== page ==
Friday, January 24, 2014


There are some things in the American culture that are NOT accepted in India.

The Indian culture is different.  I can't seem to keep the rules.  It's humiliating to say the least!

In 2011 I learn it's ok to eat with your hands.  Sounds good to me!  I jumped right in with that change.

Even though I was using my fingers to eat I still got strange looks from some kids.
After a few days a more outspoken girl turns to me at meal time and informs me it's "dirty" to eat with your left hand!
I turn red because I am a "Lefty" and sure enough I was using my left hand!
It's "dirty" because the left hand is used to clean yourself in the bathroom.

To shed some light on this tradition let me inform you that the Indians use "squatter" toilets.  No toilet paper.  Just a bucket of water on the floor to be used to "Wash" up.  (Here at Rising Star Outreach campus we also have squatter toilets but paper is provided as long as it's not flushed, rather it's disposed of in a trash can in the stall.

I reflected to the many meals I've eaten with these kids and recall the unspoken disgust they had with me.

Not long after I am again educated on poor eating manners.  I'm sitting in a meal circle with the school girls and find eyes are on me again!
"Auntie," a 10 year old calls over to me.  "Your shoes."
I wonder what's wrong with my shoes.
"Don't eat with your shoes on." she says in a disgusted way.
"What?  Why?"
"Those are toilet shoes!"
I'm wearing pink flip flops that I brought from home.  I'm confused.
She motions for me to remove my shoes and place them behind me.  I obey quickly to end the embarrassment.  I'm ok with learning from the kids but I'm humiliated to think the many adults in the room noticed too.  I'm sure they see Americans doing these things all the time, but I was still embarrassed.

When I returned to India the 2nd time I thought it would be cute to paint my toe nails in the Indian colors.  I marched around Campus displaying my patriotic toes for 2 weeks.  The little kids loved it but I noticed the older girls brushed it off.

The 3rd time I returned a Rising Star an employee remarked on my toes and informed me the Indians don't wear "tribal colors"  It's not ok to wear the flag colors.  I thanked him for telling me and realized having the flag on my FEET was probably a double insult. :/
The next morning I splattered dark purple polish on my toes.

Today here was an event on campus that offered a chance for volunteers to dress in a Sari, traditional women clothing.  Sam had bought me one on our last trip out so I was excited to wear it.  Sari's are impossible to put on without the help of an Indian woman.  My Sari took the help of 2 experts.  Modesty is very important here!!  The women are very careful how they appear in the presence of men.  Ankles are covered, chests are covered, & knees are NOT to be shown.  It escapes me why showing their middle is ok when my modesty standards are opposite in that manner.  When I wear a Sari I actually cover more of my body than they do in order to dress to my modesty standards.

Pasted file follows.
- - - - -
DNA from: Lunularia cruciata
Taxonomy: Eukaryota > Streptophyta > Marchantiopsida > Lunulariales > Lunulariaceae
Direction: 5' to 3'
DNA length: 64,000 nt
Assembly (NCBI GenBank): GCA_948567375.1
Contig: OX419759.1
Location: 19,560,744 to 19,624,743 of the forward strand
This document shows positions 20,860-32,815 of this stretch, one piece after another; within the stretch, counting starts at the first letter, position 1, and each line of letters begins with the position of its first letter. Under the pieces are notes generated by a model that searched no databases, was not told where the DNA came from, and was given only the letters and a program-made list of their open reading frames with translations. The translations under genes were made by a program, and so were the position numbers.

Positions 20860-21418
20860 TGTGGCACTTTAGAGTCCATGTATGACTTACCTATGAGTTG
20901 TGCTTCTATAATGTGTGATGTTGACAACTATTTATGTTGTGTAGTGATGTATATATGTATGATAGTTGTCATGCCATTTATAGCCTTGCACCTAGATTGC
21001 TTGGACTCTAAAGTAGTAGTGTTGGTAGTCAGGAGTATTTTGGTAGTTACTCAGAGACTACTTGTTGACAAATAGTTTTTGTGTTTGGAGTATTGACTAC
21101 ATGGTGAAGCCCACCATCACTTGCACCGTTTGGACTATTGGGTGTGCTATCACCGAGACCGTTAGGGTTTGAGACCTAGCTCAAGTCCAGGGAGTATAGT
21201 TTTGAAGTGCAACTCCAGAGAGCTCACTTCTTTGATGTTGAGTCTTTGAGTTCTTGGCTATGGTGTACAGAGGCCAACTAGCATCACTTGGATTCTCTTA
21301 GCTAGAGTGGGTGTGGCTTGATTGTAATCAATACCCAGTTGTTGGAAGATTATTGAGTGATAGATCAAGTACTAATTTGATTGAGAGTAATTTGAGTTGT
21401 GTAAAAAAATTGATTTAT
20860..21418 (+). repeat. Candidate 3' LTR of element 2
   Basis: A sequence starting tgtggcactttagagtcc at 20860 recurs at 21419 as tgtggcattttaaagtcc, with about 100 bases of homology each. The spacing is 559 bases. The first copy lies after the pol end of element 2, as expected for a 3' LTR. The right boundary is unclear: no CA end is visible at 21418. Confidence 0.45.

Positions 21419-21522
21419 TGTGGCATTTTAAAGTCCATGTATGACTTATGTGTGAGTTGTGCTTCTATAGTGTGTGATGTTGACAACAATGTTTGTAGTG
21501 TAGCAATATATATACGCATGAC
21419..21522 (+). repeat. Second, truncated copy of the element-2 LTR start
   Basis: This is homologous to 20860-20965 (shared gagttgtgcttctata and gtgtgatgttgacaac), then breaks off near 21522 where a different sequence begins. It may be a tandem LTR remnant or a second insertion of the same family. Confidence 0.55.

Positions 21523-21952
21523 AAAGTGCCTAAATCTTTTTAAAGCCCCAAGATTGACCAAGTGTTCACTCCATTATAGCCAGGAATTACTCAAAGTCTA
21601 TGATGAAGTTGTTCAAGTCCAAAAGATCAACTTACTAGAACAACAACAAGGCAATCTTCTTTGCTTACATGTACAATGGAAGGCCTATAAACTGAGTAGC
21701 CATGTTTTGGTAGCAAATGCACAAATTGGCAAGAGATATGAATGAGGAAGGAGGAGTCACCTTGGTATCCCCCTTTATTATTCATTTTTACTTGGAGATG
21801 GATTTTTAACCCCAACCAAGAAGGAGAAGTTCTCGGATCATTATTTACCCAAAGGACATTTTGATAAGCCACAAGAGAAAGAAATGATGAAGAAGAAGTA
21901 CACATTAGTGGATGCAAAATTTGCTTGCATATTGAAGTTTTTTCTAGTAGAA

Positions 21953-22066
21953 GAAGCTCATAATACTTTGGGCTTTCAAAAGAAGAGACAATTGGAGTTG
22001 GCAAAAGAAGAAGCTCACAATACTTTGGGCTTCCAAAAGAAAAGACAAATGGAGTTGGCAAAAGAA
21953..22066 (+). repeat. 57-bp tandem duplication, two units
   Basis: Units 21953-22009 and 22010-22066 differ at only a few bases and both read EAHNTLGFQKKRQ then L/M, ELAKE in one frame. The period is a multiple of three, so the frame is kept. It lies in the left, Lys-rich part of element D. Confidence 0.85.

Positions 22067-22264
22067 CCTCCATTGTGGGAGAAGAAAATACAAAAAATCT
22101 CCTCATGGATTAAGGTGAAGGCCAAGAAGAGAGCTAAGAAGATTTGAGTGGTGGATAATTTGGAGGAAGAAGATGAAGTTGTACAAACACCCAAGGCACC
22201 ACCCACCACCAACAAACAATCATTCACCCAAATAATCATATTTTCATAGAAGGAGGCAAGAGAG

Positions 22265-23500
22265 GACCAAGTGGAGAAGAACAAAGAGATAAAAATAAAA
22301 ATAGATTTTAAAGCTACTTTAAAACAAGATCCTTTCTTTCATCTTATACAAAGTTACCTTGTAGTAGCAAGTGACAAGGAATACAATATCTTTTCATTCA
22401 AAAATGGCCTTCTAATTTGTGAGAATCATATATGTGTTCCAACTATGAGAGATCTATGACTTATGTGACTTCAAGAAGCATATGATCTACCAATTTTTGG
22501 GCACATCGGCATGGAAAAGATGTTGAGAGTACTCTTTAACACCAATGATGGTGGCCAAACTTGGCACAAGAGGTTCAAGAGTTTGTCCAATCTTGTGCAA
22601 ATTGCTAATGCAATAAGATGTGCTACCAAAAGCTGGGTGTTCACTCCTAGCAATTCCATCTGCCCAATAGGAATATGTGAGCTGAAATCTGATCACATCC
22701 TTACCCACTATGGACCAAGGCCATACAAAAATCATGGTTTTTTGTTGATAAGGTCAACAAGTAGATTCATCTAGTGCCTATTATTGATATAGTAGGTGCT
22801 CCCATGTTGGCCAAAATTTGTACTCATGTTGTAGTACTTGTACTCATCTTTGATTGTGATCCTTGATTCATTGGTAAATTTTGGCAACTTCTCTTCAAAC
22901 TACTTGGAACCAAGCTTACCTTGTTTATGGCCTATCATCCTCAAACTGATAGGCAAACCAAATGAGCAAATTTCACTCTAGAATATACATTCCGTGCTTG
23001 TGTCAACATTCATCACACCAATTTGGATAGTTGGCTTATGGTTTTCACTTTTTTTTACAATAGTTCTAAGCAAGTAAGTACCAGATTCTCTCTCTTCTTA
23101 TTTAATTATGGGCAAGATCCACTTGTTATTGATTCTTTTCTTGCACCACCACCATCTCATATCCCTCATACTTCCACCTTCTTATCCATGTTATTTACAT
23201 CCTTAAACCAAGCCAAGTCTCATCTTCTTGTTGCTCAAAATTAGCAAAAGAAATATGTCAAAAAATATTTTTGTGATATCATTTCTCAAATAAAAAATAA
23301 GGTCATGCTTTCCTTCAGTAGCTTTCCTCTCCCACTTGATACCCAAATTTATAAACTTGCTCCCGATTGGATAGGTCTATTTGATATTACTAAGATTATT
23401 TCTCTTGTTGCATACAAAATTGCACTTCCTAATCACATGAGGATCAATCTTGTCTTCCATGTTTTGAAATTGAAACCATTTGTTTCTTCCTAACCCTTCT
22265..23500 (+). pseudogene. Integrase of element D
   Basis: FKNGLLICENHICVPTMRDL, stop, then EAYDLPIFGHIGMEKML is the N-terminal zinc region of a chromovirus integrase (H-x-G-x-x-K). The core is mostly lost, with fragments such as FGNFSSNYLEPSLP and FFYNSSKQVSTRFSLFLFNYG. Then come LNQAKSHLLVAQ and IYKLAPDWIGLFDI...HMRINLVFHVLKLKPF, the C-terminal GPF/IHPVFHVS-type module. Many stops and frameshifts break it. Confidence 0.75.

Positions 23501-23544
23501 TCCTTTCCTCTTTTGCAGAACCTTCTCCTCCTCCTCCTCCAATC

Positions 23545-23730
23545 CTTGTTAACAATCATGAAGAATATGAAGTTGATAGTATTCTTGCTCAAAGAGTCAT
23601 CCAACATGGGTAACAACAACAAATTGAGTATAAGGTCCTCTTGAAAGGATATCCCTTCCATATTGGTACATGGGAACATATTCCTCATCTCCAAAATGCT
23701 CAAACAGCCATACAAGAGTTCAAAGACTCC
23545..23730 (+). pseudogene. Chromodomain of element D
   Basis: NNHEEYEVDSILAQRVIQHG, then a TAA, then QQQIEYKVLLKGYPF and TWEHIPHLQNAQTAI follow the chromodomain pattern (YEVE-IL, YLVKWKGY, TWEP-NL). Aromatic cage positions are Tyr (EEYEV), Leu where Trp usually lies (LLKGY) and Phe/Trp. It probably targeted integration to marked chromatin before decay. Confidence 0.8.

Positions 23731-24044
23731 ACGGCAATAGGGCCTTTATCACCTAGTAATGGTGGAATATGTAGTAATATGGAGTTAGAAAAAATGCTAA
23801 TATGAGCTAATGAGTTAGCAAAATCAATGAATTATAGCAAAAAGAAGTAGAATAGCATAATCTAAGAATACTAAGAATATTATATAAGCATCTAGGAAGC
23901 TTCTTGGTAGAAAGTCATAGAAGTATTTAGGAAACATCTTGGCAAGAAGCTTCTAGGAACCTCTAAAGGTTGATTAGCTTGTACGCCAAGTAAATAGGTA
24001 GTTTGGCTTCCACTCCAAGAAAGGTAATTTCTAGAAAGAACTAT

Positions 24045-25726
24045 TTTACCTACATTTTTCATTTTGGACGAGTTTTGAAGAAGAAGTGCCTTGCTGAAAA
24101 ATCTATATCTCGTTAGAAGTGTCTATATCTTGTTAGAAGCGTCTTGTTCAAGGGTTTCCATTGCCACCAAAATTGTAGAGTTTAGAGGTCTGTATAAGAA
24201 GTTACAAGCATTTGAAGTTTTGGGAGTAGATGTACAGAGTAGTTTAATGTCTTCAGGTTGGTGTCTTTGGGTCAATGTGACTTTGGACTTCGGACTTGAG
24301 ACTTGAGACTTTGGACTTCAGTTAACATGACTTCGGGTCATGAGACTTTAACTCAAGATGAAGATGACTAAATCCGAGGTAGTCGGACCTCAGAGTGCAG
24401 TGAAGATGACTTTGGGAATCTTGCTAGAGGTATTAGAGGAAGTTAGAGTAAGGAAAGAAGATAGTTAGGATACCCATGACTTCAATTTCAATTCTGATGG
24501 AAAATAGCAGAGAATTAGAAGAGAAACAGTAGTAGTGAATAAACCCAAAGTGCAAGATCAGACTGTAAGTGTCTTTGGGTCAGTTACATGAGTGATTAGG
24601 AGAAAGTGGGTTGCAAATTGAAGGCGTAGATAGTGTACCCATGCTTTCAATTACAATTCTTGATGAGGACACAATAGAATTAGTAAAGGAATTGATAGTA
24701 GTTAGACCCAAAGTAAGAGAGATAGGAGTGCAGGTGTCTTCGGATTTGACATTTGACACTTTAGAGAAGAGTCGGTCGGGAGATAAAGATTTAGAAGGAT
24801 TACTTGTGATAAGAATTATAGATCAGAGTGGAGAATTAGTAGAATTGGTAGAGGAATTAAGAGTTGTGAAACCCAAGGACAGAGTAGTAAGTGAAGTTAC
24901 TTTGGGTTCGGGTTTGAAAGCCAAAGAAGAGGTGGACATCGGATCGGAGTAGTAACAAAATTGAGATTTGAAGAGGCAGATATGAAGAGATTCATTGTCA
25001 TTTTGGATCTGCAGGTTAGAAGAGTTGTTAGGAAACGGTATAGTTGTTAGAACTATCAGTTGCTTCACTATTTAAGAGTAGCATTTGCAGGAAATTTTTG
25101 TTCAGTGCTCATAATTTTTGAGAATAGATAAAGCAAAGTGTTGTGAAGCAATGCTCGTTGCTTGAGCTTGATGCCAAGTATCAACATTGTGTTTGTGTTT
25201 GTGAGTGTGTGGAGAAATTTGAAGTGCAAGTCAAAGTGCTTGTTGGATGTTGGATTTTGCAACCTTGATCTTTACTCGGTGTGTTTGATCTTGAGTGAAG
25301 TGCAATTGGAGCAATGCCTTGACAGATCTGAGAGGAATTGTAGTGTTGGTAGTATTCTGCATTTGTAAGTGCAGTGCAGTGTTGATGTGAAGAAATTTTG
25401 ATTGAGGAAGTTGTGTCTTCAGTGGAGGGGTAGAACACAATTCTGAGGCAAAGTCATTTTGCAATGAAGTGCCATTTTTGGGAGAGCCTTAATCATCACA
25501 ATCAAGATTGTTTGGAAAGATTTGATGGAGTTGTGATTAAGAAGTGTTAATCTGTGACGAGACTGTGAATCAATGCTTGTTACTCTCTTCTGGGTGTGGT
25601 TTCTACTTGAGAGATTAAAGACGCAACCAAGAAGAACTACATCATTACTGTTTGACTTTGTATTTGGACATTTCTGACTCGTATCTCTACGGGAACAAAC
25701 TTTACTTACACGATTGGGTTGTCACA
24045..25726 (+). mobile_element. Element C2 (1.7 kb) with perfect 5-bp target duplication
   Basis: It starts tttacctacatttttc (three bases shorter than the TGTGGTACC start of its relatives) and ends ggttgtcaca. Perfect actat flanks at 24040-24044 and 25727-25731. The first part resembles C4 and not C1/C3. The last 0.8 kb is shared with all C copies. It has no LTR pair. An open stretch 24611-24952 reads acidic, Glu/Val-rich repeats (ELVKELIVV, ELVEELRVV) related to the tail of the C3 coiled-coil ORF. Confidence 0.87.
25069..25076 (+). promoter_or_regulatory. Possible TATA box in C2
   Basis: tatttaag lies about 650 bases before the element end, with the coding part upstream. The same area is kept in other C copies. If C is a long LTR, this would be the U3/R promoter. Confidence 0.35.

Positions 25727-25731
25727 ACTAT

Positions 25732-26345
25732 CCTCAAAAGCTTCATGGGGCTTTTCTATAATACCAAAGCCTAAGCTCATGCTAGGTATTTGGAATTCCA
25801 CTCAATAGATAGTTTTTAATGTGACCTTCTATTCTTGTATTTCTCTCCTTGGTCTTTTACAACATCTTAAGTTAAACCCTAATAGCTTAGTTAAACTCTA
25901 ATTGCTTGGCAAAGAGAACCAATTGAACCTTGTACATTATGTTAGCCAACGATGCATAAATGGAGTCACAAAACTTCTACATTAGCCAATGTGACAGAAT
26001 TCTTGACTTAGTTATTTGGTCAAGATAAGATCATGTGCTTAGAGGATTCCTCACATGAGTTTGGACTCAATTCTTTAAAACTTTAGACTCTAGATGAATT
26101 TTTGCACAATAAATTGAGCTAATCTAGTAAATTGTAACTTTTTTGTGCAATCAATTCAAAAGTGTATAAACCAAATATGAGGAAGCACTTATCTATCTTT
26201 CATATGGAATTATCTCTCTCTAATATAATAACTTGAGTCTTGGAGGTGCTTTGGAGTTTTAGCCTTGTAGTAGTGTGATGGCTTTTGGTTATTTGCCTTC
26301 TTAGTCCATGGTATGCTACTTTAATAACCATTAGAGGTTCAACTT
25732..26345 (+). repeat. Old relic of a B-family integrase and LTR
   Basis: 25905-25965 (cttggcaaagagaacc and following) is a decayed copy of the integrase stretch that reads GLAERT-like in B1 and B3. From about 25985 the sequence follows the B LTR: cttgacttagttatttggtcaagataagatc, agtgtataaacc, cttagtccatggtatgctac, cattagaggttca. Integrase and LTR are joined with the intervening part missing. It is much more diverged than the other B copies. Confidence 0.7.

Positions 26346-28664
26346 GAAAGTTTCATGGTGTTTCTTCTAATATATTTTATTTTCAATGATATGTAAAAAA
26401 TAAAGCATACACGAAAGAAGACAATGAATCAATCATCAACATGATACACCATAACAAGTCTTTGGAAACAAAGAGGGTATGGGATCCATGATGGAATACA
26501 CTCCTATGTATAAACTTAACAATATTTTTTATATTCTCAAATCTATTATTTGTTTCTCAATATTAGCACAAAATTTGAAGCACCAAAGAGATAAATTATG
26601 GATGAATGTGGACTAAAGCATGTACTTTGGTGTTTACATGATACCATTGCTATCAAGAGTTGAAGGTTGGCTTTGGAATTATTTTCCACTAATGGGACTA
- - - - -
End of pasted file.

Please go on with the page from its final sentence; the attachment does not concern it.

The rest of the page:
After 2 safety pins, several pleats and tucks I was wrapped!

I quickly learned how NOT to walk while wearing a Sari.  My stride needed to be shortened, my posture demure, and bending-not an option.
This presented a problem right away.  I was documenting the event with my video camera.  The reason that was a problem was the event was a TRACK MEET! (more about that later)  
It would have been nice to be able to run to different spots for optimal location but instead I had to pretend to be graceful.  
This is where the humiliation comes in.  After walking all over the field- to and fro, around and up, I found myself surround by 3 Indian women.   
"Come miss" one urgently whispered to me as she guided me to the building behind us.  I could tell by her mannerisms she was trying to spare me from public humiliation.  Once we walked through an office door the room was inspected and I was told wait.  While I waited I tried to tuck in my material that had come loose at my side.
"No, No!"  The woman said.  "Don't touch!"
I stood there and my face went RED.  I was so confused.
Not long after, a man, (the principal) walked out of an adjoining room and through our location.  I realized that was the reason I needed to wait.  There is to be no fussing with clothing in the presence of  men.
Once he passed through she closed the door behind him and locked it then proceeded to fix my Sari behind closed doors.
The issue didn't seem to be a big deal to me.  It took 3 seconds to fix it but to them it was a matter of modesty and perhaps dignity.  I was so thankful she took care of me.  I wouldn't have wanted to violate such an important part of their culture.

As soon as the celebrations were over I quickly changed, eager to remove the embarrassment attached with it.  I slipped on some fresh clothes from the volunteer closet and returned for more activities.  After a dance recital a little girl about 10 years old walked up to me and asked:  "What is your name?"
After I told her she bluntly announced "You are wearing my shirt."

What?  I told her I got it from the volunteer closet.
"It is my shirt.  I used it for a dance costume." 
The all too familiar red face began to burn for the 2nd time in a day.
I offered my apologies and she requested I return it to her in the next day.
I left the celebrations totally deflated of spirit but overflowing with embarrassment.  

It's tough being in a different culture.


No comments:

Post a Comment